Chrysanthemum stunt viroid

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symptoms of Chrysanthemum stunt viroid infection on chrysanthemum plants, healty plant in middle (click on image to enlarge it)
Author(s): J. Dunez
Source: IPM Images

Chrysanthemum stunt viroid (CSVd)

The viroid infects various, mainly ornamental plants, causing light green young leaves, chlorotic spots, stunting, small leaves and flowers, and decreased rooting ability. Host plants include, for example, chrysanthemums, Dahlia, Argyranthemum and Petunia. Flower production and quality is significantly reduced in infected plants.

Although the disease has been first described from North America, the viroid is now widely distributed in other regions. Transmission is possible mechanically by tools and also through seeds. The circular RNA molecule contains around 355 nucleotides and has a rod-shaped secondary structure.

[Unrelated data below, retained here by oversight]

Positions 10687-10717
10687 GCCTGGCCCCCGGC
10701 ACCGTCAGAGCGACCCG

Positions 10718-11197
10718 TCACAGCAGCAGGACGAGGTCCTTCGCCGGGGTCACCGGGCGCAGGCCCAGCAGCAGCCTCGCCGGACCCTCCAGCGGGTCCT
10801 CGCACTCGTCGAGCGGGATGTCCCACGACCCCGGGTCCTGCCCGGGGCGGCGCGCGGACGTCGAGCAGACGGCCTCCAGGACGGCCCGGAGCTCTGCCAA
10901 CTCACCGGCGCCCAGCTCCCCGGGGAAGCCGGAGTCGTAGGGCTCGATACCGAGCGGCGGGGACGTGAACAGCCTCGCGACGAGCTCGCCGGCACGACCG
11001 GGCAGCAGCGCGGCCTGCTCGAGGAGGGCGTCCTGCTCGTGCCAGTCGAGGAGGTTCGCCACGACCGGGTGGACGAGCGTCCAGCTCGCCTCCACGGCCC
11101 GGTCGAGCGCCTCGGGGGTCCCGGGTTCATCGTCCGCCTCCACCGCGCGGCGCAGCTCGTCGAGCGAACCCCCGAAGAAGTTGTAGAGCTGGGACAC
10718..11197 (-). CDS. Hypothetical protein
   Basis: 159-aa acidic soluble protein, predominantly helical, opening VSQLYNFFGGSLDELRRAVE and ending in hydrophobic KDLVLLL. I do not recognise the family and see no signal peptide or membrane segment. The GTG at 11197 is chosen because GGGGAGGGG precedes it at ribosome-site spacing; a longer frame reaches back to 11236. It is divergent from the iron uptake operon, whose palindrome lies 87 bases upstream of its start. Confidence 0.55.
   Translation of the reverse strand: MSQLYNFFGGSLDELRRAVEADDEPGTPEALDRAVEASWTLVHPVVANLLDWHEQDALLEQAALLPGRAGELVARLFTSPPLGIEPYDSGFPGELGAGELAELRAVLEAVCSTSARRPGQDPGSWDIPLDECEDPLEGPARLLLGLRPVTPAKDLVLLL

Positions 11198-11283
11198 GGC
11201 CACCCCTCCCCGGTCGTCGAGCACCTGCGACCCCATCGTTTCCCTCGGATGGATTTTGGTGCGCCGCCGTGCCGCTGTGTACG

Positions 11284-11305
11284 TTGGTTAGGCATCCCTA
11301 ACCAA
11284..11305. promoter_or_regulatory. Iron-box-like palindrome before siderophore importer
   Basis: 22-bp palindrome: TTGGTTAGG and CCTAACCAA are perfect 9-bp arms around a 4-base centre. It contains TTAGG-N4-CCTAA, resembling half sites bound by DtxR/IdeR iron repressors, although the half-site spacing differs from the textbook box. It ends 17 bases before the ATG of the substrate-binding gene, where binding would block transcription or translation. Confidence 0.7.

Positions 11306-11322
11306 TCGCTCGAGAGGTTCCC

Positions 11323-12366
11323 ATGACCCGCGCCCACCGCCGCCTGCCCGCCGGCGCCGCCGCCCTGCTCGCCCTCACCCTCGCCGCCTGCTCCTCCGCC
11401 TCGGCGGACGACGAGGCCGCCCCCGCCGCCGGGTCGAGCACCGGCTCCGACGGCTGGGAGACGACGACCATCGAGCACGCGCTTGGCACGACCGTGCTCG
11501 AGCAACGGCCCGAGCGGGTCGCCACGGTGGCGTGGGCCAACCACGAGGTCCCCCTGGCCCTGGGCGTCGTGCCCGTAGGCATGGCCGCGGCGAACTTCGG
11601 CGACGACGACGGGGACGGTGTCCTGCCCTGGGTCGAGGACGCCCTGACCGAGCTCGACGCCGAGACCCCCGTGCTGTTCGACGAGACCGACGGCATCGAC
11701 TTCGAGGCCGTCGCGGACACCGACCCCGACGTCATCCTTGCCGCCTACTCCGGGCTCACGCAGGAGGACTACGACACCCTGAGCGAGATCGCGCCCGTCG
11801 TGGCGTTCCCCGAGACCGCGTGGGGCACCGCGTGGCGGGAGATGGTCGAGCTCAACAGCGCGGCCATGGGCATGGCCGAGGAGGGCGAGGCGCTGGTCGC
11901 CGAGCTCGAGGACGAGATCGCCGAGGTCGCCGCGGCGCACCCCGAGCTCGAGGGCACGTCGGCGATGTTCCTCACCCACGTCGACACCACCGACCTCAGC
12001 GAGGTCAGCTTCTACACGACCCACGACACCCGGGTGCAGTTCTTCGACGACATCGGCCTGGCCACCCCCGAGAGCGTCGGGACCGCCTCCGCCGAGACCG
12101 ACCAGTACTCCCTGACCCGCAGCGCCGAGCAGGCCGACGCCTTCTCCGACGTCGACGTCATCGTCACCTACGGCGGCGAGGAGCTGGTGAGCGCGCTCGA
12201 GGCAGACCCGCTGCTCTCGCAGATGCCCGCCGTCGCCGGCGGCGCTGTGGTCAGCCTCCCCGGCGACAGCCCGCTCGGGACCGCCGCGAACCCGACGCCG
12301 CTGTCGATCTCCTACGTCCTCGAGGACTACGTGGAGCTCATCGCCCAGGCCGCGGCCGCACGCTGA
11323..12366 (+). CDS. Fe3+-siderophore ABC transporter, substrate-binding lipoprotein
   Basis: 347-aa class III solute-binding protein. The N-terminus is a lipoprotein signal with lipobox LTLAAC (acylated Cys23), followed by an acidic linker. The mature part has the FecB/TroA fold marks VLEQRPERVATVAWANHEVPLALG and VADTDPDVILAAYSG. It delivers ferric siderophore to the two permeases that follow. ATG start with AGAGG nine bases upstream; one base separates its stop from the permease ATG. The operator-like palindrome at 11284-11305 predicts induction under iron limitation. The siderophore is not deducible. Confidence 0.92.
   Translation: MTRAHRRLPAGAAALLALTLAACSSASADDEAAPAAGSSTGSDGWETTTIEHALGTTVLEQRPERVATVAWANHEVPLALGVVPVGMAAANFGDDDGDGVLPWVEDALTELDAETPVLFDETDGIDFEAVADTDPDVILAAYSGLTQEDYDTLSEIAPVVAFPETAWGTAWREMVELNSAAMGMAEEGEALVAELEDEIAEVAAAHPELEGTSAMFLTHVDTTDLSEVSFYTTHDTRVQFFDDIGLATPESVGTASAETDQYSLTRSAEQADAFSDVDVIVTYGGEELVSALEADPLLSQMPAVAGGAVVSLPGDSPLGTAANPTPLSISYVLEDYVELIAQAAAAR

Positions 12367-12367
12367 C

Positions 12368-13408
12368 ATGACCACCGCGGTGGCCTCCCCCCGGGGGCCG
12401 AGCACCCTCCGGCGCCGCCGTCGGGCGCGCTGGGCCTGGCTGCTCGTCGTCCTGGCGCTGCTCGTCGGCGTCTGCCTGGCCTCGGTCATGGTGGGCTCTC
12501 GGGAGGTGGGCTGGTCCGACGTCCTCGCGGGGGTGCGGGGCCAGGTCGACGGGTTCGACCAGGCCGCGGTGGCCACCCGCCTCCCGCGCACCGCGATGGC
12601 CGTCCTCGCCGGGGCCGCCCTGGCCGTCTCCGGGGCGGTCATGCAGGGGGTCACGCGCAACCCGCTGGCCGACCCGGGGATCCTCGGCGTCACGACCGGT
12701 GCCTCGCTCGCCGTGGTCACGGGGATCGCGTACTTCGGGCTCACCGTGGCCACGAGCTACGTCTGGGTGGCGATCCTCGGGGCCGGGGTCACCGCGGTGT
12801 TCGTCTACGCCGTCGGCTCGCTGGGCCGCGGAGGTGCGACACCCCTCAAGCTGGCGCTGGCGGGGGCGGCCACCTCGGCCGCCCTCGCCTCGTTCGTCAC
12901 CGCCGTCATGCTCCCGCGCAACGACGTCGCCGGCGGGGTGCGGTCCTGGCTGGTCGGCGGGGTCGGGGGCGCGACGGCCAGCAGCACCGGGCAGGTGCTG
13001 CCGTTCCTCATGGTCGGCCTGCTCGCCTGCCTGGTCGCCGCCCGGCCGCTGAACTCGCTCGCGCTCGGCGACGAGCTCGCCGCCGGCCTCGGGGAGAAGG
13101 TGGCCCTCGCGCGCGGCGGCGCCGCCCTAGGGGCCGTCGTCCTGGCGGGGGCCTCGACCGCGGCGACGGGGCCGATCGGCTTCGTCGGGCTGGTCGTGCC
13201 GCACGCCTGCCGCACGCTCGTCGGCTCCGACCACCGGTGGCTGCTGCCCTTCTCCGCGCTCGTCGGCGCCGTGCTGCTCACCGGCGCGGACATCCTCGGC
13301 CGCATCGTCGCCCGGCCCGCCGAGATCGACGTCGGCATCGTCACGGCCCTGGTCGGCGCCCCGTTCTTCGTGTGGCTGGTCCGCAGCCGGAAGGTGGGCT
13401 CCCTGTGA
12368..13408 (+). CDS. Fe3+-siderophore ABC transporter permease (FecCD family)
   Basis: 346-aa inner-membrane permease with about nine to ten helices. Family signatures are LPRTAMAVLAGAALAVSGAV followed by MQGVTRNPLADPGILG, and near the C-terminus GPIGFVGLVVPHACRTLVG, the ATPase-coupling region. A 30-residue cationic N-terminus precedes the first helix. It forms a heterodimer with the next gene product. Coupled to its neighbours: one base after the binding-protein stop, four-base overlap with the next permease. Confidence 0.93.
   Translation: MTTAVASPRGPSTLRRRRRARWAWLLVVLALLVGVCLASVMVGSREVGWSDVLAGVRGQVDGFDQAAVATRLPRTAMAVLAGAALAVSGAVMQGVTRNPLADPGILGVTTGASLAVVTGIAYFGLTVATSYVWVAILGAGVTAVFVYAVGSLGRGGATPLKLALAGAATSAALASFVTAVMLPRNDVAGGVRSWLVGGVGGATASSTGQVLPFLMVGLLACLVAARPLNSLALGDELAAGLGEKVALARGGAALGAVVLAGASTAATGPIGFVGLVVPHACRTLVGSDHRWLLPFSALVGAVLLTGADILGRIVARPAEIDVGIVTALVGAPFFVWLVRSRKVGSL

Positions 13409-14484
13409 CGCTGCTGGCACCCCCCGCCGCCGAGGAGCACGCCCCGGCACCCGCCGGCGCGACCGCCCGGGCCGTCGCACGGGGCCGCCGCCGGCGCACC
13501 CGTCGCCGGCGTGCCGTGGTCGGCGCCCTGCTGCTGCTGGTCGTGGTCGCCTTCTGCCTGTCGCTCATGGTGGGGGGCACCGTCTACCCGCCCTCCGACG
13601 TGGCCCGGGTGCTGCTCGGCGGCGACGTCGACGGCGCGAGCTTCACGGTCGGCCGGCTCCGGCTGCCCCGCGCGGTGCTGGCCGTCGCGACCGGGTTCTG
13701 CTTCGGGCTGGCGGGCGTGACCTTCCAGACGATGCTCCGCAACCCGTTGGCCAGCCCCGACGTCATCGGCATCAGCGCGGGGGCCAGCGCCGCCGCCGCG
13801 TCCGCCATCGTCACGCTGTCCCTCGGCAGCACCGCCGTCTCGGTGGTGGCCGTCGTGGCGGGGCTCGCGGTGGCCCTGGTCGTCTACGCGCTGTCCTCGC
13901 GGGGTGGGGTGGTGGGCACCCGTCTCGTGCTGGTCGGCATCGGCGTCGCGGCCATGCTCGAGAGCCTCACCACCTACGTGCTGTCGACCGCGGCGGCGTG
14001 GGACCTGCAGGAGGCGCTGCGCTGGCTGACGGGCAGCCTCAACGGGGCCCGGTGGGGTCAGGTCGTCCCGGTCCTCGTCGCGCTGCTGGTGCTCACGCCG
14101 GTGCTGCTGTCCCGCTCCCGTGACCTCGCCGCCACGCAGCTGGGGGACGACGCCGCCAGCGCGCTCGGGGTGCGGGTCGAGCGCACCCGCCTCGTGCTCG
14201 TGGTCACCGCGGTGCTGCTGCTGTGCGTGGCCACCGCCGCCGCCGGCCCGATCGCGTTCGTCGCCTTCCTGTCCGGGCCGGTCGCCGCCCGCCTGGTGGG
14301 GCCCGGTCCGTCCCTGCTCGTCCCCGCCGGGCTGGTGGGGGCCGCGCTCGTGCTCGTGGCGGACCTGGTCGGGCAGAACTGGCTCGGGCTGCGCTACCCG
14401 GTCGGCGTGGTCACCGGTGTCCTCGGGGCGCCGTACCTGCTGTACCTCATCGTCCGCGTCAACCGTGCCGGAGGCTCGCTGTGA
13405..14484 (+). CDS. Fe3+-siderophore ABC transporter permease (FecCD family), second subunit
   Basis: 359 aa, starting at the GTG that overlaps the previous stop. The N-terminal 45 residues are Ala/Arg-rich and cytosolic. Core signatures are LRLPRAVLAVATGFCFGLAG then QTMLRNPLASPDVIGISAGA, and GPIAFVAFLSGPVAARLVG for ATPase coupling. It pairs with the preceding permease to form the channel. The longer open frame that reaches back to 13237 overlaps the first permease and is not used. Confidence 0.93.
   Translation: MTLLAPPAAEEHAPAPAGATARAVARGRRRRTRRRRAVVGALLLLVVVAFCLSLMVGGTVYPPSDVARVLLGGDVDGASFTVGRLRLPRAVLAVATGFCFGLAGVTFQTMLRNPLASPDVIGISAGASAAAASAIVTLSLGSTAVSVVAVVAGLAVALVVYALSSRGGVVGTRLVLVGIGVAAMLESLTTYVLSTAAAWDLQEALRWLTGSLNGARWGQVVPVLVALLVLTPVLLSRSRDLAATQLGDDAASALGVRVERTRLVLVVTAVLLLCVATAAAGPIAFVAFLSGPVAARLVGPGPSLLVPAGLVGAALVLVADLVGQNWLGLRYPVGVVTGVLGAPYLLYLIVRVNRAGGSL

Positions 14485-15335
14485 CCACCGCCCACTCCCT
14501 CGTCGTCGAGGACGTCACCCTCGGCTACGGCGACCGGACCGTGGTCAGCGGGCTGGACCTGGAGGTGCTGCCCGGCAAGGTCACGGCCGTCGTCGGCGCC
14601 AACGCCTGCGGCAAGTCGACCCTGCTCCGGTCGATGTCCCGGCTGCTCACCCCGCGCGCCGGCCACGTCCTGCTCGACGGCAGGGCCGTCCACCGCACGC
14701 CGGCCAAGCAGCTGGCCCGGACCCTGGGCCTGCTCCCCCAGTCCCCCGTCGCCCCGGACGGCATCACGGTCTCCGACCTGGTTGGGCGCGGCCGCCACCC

Vernacular names
• Deutsch: Stauche der Chrysanthemen
• English: CSVd
Chrysanthemum stunt viroid
• Français: viroïde nanifiant du chrysanthème
viroïde du rabougrissement du chrysanthème

For a review see Cho et al., 2013.

Secondary structure of Chrysanthemum stunt viroid, the central conserved region is indicated by light-red shading and the terminal conserved region is indicated by light-blue shading (click on image to enlarge it)
Author(s): Won Kyong Cho, Yeonhwa Jo, Kyoung-Min Jo and Kook-Hyung Kim
Source: Viruses (2013) 5, p.1102